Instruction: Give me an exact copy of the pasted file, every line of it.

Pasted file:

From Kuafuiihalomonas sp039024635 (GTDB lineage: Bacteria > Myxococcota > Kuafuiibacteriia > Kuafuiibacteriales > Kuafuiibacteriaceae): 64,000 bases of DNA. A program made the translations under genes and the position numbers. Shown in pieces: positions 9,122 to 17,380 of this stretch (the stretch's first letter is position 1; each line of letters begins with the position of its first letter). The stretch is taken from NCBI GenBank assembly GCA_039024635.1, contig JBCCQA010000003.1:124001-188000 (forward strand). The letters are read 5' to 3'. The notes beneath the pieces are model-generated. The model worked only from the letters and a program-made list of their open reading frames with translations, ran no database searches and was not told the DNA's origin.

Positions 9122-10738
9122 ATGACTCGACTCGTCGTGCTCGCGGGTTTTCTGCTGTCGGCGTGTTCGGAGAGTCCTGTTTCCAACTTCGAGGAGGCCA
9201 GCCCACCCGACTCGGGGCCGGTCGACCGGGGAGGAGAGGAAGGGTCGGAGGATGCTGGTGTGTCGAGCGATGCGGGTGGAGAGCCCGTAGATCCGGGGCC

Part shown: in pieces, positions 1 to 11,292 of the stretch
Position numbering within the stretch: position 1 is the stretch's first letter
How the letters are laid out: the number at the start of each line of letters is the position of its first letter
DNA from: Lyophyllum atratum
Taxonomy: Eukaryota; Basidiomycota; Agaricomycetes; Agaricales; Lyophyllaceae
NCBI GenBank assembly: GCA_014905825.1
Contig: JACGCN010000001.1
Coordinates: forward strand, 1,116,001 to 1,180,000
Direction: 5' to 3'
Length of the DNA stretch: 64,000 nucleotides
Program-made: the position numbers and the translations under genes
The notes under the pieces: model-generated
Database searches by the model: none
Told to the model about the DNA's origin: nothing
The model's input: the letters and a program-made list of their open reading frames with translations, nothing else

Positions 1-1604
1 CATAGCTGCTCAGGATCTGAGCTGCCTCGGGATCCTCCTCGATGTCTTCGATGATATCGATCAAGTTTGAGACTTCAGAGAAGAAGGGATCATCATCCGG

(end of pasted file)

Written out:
From Kuafuiihalomonas sp039024635 (GTDB lineage: Bacteria > Myxococcota > Kuafuiibacteriia > Kuafuiibacteriales > Kuafuiibacteriaceae): 64,000 bases of DNA. A program made the translations under genes and the position numbers. Shown in pieces: positions 9,122 to 17,380 of this stretch (the stretch's first letter is position 1; each line of letters begins with the position of its first letter). The stretch is taken from NCBI GenBank assembly GCA_039024635.1, contig JBCCQA010000003.1:124001-188000 (forward strand). The letters are read 5' to 3'. The notes beneath the pieces are model-generated. The model worked only from the letters and a program-made list of their open reading frames with translations, ran no database searches and was not told the DNA's origin.

Positions 9122-10738
9122 ATGACTCGACTCGTCGTGCTCGCGGGTTTTCTGCTGTCGGCGTGTTCGGAGAGTCCTGTTTCCAACTTCGAGGAGGCCA
9201 GCCCACCCGACTCGGGGCCGGTCGACCGGGGAGGAGAGGAAGGGTCGGAGGATGCTGGTGTGTCGAGCGATGCGGGTGGAGAGCCCGTAGATCCGGGGCC

Part shown: in pieces, positions 1 to 11,292 of the stretch
Position numbering within the stretch: position 1 is the stretch's first letter
How the letters are laid out: the number at the start of each line of letters is the position of its first letter
DNA from: Lyophyllum atratum
Taxonomy: Eukaryota; Basidiomycota; Agaricomycetes; Agaricales; Lyophyllaceae
NCBI GenBank assembly: GCA_014905825.1
Contig: JACGCN010000001.1
Coordinates: forward strand, 1,116,001 to 1,180,000
Direction: 5' to 3'
Length of the DNA stretch: 64,000 nucleotides
Program-made: the position numbers and the translations under genes
The notes under the pieces: model-generated
Database searches by the model: none
Told to the model about the DNA's origin: nothing
The model's input: the letters and a program-made list of their open reading frames with translations, nothing else

Positions 1-1604
1 CATAGCTGCTCAGGATCTGAGCTGCCTCGGGATCCTCCTCGATGTCTTCGATGATATCGATCAAGTTTGAGACTTCAGAGAAGAAGGGATCATCATCCGG